skip navigation

PUBLICATIONS

Register for Latest Research

Stay Informed
Register with NCJRS to receive NCJRS's biweekly e-newsletter JUSTINFO and additional periodic emails from NCJRS and the NCJRS federal sponsors that highlight the latest research published or sponsored by the Office of Justice Programs.

NCJRS Abstract

The document referenced below is part of the NCJRS Virtual Library collection. To conduct further searches of the collection, visit the Virtual Library. See the Obtain Documents page for direction on how to access resources online, via mail, through interlibrary loans, or in a local library.

 

NCJ Number: 148679 Find in a Library
Title: Some Trends in Officially Recorded Youth Offending: A State-by State Comparison (From National Conference on Juvenile Justice, P 53-66, 1993, Lynn Atkinson and Sally-Anne Gerull, eds. -- See NCJ-148673)
Author(s): J Wundersitz
Date Published: 1993
Page Count: 14
Sponsoring Agency: Australian Institute of Criminology
Canberra ACT, 2601, Australia
Sale Source: Australian Institute of Criminology
GPO Box 2944
Canberra ACT, 2601,
Australia
Type: Report (Study/Research)
Language: English
Country: Australia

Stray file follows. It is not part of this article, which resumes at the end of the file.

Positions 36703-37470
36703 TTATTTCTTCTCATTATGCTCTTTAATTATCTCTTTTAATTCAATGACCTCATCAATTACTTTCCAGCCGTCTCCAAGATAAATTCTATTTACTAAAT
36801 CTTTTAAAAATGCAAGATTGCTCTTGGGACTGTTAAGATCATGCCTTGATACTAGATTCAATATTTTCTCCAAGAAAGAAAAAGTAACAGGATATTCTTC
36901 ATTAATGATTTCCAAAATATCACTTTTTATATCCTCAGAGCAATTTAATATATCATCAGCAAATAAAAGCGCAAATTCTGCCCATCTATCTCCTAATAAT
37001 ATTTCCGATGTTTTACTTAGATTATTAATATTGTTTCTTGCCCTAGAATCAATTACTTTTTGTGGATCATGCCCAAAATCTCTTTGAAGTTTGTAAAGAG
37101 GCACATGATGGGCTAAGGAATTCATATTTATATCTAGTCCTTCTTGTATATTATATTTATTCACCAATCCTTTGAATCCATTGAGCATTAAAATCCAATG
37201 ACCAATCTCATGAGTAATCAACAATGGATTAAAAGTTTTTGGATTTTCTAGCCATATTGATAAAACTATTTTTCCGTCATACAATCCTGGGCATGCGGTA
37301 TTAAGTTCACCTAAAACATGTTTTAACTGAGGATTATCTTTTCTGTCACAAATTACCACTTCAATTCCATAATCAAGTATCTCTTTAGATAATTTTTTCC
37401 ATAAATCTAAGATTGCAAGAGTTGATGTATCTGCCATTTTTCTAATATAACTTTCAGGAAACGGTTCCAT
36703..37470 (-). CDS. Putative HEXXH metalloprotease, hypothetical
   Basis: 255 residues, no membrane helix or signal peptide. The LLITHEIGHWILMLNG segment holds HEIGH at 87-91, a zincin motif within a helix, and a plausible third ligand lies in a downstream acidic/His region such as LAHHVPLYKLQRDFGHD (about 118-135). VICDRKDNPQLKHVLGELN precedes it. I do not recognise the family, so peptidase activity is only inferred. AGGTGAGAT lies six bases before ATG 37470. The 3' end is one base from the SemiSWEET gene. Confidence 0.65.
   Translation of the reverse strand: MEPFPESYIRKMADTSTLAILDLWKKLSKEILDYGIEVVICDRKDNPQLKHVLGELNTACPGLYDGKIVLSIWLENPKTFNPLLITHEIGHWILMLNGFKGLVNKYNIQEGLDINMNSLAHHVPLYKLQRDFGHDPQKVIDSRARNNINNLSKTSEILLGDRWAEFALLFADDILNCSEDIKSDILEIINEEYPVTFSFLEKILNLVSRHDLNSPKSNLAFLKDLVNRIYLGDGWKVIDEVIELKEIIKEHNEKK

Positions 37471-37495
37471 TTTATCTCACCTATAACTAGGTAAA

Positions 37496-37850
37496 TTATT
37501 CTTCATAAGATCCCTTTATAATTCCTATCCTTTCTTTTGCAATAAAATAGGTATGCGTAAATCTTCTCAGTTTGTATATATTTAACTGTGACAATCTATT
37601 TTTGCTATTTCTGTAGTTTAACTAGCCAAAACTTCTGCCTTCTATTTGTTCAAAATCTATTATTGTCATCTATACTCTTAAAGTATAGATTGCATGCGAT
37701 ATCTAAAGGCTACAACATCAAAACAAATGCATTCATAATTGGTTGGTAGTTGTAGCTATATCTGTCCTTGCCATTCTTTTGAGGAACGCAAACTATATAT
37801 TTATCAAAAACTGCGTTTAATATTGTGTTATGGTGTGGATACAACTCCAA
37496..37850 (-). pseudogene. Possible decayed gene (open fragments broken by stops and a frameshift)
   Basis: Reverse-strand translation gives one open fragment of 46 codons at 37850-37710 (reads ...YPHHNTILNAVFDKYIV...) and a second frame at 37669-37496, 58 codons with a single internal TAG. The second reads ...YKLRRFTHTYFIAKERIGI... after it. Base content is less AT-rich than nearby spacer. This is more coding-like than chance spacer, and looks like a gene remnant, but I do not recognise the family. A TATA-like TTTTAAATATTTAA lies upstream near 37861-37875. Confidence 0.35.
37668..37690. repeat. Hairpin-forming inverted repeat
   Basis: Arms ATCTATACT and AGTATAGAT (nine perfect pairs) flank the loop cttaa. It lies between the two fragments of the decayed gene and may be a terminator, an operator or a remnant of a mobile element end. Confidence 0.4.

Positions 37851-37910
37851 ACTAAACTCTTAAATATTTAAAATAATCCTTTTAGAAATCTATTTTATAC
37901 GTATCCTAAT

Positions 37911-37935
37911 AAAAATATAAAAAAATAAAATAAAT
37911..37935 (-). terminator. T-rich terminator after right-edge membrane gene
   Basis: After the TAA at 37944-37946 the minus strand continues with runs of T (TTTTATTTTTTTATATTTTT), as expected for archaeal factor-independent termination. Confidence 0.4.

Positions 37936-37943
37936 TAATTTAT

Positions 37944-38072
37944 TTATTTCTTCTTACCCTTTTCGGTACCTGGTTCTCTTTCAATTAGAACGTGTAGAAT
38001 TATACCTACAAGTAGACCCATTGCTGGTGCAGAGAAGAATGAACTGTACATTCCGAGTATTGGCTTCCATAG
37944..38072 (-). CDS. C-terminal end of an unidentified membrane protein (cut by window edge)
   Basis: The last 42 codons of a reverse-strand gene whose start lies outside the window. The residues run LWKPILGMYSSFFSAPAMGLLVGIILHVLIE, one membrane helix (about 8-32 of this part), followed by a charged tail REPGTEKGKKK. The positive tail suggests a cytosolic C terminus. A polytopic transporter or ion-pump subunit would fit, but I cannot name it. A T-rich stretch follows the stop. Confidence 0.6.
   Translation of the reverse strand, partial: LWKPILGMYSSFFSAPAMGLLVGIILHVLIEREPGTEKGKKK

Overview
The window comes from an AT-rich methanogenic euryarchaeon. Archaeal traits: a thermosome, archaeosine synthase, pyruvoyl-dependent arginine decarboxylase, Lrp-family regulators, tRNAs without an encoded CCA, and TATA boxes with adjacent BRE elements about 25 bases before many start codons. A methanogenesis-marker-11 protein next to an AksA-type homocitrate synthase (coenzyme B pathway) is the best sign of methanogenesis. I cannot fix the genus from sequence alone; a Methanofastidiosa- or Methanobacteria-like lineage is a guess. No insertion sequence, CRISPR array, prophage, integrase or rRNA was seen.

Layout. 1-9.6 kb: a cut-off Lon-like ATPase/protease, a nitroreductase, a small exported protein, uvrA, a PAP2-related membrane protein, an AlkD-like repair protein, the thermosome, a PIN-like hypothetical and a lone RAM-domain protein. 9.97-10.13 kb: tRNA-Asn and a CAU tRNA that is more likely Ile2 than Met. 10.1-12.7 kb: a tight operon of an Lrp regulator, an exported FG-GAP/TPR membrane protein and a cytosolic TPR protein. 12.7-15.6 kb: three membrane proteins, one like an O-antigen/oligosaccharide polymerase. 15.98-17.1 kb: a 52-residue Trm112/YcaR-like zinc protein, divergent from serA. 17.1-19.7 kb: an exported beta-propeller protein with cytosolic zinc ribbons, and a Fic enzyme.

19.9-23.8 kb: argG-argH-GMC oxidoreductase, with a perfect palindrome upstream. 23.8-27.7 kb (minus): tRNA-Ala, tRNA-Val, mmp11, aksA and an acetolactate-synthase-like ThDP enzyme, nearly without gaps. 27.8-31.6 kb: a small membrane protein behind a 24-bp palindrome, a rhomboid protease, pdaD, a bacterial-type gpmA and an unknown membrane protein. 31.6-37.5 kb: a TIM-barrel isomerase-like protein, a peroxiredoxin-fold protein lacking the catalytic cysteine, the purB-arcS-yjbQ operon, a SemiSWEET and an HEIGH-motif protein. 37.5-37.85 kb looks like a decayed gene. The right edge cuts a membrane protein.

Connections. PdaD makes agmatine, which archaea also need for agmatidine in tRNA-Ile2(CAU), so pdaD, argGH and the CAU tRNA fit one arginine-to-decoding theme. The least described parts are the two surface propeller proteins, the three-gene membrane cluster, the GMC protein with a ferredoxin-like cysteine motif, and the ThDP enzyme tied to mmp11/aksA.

Annotation: This paper examines trends in officially recorded youth crime across six Australian jurisdictions, using statistics on the total number of juveniles processed by the system, either through a police caution, panel hearing, or court appearance.
Abstract: Despite the limitations of official crime statistics and the difficulties in comparing juvenile justice processing across State jurisdictions, this analysis found little empirical evidence to substantiate various media claims that juvenile crime is "out of control" or that it is becoming more serious. Overall, only a small proportion of juveniles ever come into contact with the official justice system. Moreover, in five of the six States examined, the rate of official intervention either remained constant during the 1980's or showed only a slight increase. These statistics do raise other questions, however. In particular, the variation in juvenile processing rates from one jurisdiction to another raises the question of whether juvenile crime is actually greater in some geographic jurisdictions or is evidence of differing official responses to offending behavior. It is doubtful, for example, that Western Australian youths are twice as criminal as their New South Wales counterparts. The issue of the equitable delivery of justice in Australia is raised by these statistics. 2 tables, 5 figures, and 5 references
Main Term(s): Juveniles
Index Term(s): Courts; Foreign juvenile delinquency; Juvenile crime patterns; Juvenile crime statistical analysis; Statistics
Note: From proceedings of the National Conference on Juvenile Justice, held in Adelaide, Australia, September 22-24, 1992.
To cite this abstract, use the following link:
http://www.ncjrs.gov/App/publications/abstract.aspx?ID=148679

*A link to the full-text document is provided whenever possible. For documents not available online, a link to the publisher's website is provided. Tell us how you use the NCJRS Library and Abstracts Database - send us your feedback.